The couch outside was filled with mildew. Moss was growing roots around its feet. It was put there a year ago now. Before everything changed.
It wasn’t meant to be there for more than a day. More than a few hours, even. He was supposed to come pick it up.
He never came.
But I didn’t have the courage to move it, nor the strength. So it sat there. Through the wind, rain, and snow. A full four seasons have passed. A full four seasons since I last heard his voice.
After staring at it through my kitchen window, I can’t help but remember the mundanity of that day.
“Zach, come grab your breakfast, I’m running out the door with Carly!” I yell from our tiny kitchenette.
Zach isn’t a morning person. I’m not not a morning person, so I make him breakfast most days. I’d actually say I’m pretty indifferent about mornings. Sometimes they’re great, sometimes they’re not.
Most times, I feel like that makes me an outcast; that I can’t definitively be a morning or a night person. Sometimes, it seems that’s the only way the world works, those two categories. You have to fit into one of them, you must have an opinion on it, how could you not? But I was never like that. I can wake up early, I can stay up late, whatever the day requires. Zach considers this my superpower; he says, “You’re the most adaptive person I’ve ever met.”
I don’t feel very adaptive. Not anymore.
Since then, I’ve been a “neither” person. I feel alone at night. When I finally fall asleep and wake up I’m faced with reality once again. If anything, I’m a mid-day keep-self-as-distracted-as-possible, kind of person.
Zach pops his head around the corner and whispers, “Thank you,” as if I granted him all three of his lifetime wishes. He grabs his pancakes, kisses my forehead, and soon enough Carly and I are out the door.
I turn the key to my too-old Toyota and the engine makes a loud start. As I’m backing up, I see the door open with a frantic Zach behind it.
He shouts as I’m rolling down my window, “The couch! Someone bought the couch!”
“That’s great,” I shout back, “is there anything I need to do when I get back?”
“I don’t think so? I’ll let you know if you do.”
“Got it. Carly’s gonna be late-”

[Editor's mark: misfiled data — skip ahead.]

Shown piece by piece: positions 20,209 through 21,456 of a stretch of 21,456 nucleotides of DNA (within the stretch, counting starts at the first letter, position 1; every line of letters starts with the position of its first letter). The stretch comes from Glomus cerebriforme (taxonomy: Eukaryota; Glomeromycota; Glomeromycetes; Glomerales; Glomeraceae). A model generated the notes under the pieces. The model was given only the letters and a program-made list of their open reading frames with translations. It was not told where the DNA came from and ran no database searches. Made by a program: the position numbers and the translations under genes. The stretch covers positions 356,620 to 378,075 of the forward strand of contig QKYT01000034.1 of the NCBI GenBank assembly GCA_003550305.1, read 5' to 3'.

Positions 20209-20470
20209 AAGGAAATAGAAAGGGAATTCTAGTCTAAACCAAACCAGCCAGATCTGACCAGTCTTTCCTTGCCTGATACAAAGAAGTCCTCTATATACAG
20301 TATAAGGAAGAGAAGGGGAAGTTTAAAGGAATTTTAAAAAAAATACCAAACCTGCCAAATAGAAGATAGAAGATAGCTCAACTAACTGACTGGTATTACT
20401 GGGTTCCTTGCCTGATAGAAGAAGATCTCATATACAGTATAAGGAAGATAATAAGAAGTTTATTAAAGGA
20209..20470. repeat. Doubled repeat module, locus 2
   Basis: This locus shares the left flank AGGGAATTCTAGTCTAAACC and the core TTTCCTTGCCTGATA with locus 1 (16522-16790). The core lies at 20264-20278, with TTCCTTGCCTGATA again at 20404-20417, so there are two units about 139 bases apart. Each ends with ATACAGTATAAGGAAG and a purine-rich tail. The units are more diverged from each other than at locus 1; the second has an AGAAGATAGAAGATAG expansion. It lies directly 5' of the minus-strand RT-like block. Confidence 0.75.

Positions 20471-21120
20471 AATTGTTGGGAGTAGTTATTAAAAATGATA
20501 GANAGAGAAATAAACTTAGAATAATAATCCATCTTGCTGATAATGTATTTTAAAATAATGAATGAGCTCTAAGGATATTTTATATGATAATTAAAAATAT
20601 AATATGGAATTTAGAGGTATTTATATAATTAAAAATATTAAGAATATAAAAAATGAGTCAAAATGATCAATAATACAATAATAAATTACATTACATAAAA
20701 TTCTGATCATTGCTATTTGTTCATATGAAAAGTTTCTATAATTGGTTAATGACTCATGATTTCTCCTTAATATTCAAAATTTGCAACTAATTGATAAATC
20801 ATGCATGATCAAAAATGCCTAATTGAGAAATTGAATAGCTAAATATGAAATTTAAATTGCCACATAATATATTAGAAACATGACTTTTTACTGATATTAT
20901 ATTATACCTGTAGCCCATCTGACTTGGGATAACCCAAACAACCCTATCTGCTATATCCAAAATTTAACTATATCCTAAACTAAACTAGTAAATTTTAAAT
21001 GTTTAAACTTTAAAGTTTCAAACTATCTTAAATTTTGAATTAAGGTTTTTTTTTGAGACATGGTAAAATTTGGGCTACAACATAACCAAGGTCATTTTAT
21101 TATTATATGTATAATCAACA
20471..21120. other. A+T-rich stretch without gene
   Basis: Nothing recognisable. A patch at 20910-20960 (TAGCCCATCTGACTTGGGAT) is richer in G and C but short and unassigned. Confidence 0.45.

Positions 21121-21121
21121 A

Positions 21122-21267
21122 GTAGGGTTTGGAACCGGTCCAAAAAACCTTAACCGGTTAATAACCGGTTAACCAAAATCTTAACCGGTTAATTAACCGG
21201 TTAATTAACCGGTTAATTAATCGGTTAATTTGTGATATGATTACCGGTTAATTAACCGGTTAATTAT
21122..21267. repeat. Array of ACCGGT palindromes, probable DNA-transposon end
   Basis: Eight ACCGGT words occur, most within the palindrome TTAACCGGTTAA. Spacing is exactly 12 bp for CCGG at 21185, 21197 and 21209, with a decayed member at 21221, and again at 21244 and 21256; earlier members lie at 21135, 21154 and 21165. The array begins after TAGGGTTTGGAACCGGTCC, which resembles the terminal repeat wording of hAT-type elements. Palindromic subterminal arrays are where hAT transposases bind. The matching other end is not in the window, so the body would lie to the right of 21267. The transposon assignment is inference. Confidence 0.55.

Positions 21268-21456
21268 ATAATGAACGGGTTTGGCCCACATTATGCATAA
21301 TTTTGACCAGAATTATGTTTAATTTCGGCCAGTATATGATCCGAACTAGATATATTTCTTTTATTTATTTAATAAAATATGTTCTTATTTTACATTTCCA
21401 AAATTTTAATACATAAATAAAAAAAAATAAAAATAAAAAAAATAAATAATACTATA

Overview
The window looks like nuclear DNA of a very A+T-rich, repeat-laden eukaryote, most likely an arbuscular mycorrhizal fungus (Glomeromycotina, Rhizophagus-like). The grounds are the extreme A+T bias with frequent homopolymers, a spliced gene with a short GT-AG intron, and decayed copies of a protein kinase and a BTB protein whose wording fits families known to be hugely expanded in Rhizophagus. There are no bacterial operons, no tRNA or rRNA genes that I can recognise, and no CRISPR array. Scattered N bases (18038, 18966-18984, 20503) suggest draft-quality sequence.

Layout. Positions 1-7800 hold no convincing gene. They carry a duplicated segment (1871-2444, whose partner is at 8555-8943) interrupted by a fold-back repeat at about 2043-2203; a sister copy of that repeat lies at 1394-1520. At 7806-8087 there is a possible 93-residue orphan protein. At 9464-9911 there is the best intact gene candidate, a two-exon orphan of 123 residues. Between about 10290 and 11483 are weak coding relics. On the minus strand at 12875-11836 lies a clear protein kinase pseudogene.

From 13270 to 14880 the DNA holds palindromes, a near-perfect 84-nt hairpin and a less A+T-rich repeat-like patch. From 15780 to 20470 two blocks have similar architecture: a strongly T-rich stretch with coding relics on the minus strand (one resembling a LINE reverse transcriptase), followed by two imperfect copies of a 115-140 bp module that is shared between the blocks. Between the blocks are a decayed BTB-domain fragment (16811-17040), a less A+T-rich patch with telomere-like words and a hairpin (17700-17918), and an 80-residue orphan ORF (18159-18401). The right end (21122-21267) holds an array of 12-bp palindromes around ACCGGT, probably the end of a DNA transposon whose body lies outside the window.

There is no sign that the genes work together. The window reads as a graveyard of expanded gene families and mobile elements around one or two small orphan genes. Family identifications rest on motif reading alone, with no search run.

He cuts me off, “Go, go! We’ll talk later.”
“Ok! Love you!”
“Love you,” He yells back, blowing Carly a kiss towards the backseat, “have a fun day at school, Car!”
I continue reversing and drive to Carly’s school for drop off. She blows me a kiss on her way in, just the way Zach did, and I'm off to complete my long grocery list of to-dos.
I took off my part-time job today so I could figure out all the planning; Zach and I are trying to put our tiny home up for rent when we visit my mom for the summer, and so we are getting rid of some old, overused, and frankly, ugly furniture for new and better ones. Though, we don’t actually have much money to buy the furniture so we’re selling the old ones and trying to thrift the new ones, reupholstering them if we have to.
It may sound silly to sell a new couch to buy an equally as-old one, but this one is too small anyway. If the couch can also be used as a bed, we can advertise it better, make it more appealing, maybe get a few extra dollars out of it.
Anyway, with the couch being sold, the first stop on my list is the thrift shop.
The morning goes by in such a blur. I didn’t find any adequate sized couches. None big enough for a person to sleep on and none small enough to fit in our room. I went to the grocery store to get myself lunch and food for the week. I even had time to stop at the post office to get stamps. I chose the ones with flowers on them, all different varieties.
When I get home, I see the couch outside with a note on it: “For Mr. Berry.”
A note with the same handwriting lay on the counter, reading: “The Berrys are coming to pick up the couch. Pls confirm their time when they next reply. On site. Same username and password as usual. XX Zach”
Instead of unpacking the ice cream, broccoli, and chicken nuggets, I sit at our home computer.
I try all of Zach’s normal username and password combinations, and none of them work. This isn't an uncommon occurrence. Zach forgets his passwords all the time.
But a pop up appears at the top of the site, “Three attempts left.”
Instead of calling Zach...
I wish I called Zach. Maybe that would have created a butterfly effect. Maybe it all would have turned out differently.
...I hit the next nearest button, “Reset your password.”
I log into Zach’s email, reset the password, and text him that I changed it.
He never saw the message, I suppose.
It takes me a few moments to figure out how the messaging system on this site works, but soon enough I find Mr. Berry’s message that came in only ten minutes ago, “We can come at 4:15, please let me know if that works for you. ”
I don’t really understand what caught my eye at that moment. Maybe it was the melting ice cream or Carly’s toys out on the floor but I didn’t confirm the message. I never confirmed the message. Maybe I blacked out. Or thought I did it but didn't. Either way, Mr. Berry didn’t come at 4:15 like I expected.
I went through the motions as weekdays normally go. Tidying the house, picking up Carly, making Carly a snack as soon as we step through the door, those kinds of things.
Until, a knock on the door.
“That must be the Berrys!” I smile while saying this to Carly, though knowingly she won’t really understand it.
The smile quickly leaves my face.
And so, the couch is still there.
No Berrys, no Zach, one couch. One mildew, memory-filled couch.
Very thoughtful piece!